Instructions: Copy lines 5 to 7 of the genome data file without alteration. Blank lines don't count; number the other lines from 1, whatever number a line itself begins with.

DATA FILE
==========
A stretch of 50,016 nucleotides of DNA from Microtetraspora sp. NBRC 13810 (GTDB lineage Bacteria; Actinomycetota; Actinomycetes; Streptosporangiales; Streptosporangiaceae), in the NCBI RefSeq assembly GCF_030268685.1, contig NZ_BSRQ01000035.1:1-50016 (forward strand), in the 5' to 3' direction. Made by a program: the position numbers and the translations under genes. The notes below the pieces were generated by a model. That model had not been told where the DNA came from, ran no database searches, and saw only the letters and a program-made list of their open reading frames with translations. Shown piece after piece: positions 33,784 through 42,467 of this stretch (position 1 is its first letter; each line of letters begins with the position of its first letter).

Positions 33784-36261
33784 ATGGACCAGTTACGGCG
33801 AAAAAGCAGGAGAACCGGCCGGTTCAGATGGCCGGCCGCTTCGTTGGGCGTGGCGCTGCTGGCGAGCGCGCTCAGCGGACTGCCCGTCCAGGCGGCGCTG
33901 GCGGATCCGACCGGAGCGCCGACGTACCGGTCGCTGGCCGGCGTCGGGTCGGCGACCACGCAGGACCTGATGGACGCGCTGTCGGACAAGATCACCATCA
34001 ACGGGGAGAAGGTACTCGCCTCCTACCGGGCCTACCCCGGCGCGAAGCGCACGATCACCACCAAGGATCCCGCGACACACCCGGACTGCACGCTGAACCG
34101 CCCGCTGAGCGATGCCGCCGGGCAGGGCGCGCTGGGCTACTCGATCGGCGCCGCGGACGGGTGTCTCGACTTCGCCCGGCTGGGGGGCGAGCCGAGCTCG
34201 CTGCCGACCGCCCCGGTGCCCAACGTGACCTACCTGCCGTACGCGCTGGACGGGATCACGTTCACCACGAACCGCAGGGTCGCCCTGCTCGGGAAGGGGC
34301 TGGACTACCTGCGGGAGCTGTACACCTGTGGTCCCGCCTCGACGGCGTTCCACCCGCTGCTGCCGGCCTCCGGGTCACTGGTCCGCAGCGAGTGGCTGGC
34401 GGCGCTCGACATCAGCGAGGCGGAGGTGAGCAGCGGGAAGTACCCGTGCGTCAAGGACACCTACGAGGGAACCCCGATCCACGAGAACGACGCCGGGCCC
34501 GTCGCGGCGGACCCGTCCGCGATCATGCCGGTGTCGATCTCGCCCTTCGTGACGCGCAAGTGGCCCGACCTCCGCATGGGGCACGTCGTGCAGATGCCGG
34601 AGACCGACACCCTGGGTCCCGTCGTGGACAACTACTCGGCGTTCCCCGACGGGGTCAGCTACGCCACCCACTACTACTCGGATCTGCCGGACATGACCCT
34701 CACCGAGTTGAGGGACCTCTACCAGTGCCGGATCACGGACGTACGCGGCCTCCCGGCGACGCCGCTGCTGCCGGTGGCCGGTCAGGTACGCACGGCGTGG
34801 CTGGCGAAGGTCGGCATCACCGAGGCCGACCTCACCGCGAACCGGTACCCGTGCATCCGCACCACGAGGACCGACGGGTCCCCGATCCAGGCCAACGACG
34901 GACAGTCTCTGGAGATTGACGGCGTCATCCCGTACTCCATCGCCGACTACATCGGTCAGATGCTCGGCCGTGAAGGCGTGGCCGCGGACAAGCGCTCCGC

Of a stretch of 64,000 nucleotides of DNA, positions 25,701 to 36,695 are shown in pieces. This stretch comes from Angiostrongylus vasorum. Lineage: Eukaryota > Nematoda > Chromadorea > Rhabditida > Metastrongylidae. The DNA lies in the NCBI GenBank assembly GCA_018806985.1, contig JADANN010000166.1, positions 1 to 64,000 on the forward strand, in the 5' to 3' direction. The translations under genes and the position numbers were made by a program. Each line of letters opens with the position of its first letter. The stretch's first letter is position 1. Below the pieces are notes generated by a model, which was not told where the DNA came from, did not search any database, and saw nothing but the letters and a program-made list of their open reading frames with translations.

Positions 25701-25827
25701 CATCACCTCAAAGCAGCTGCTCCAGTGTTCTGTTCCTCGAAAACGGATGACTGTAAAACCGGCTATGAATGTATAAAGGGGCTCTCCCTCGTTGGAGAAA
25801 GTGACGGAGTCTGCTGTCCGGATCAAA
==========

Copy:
33901 GCGGATCCGACCGGAGCGCCGACGTACCGGTCGCTGGCCGGCGTCGGGTCGGCGACCACGCAGGACCTGATGGACGCGCTGTCGGACAAGATCACCATCA
34001 ACGGGGAGAAGGTACTCGCCTCCTACCGGGCCTACCCCGGCGCGAAGCGCACGATCACCACCAAGGATCCCGCGACACACCCGGACTGCACGCTGAACCG
34101 CCCGCTGAGCGATGCCGCCGGGCAGGGCGCGCTGGGCTACTCGATCGGCGCCGCGGACGGGTGTCTCGACTTCGCCCGGCTGGGGGGCGAGCCGAGCTCG